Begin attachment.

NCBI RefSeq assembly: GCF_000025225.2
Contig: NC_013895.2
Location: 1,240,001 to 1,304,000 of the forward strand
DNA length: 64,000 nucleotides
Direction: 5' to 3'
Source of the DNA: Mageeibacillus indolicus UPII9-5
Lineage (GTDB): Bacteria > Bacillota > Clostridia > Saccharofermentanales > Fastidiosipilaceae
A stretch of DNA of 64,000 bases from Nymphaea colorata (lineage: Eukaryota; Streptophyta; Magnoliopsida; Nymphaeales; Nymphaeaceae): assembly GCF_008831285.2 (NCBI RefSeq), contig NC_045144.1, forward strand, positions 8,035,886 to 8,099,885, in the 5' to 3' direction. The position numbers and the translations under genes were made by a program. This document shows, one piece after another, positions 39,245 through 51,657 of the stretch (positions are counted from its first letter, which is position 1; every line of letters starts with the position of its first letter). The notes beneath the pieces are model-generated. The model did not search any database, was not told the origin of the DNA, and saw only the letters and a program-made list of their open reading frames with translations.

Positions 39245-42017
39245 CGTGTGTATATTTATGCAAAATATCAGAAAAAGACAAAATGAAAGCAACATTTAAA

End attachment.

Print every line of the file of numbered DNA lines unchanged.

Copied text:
NCBI RefSeq assembly: GCF_000025225.2
Contig: NC_013895.2
Location: 1,240,001 to 1,304,000 of the forward strand
DNA length: 64,000 nucleotides
Direction: 5' to 3'
Source of the DNA: Mageeibacillus indolicus UPII9-5
Lineage (GTDB): Bacteria > Bacillota > Clostridia > Saccharofermentanales > Fastidiosipilaceae
A stretch of DNA of 64,000 bases from Nymphaea colorata (lineage: Eukaryota; Streptophyta; Magnoliopsida; Nymphaeales; Nymphaeaceae): assembly GCF_008831285.2 (NCBI RefSeq), contig NC_045144.1, forward strand, positions 8,035,886 to 8,099,885, in the 5' to 3' direction. The position numbers and the translations under genes were made by a program. This document shows, one piece after another, positions 39,245 through 51,657 of the stretch (positions are counted from its first letter, which is position 1; every line of letters starts with the position of its first letter). The notes beneath the pieces are model-generated. The model did not search any database, was not told the origin of the DNA, and saw only the letters and a program-made list of their open reading frames with translations.

Positions 39245-42017
39245 CGTGTGTATATTTATGCAAAATATCAGAAAAAGACAAAATGAAAGCAACATTTAAA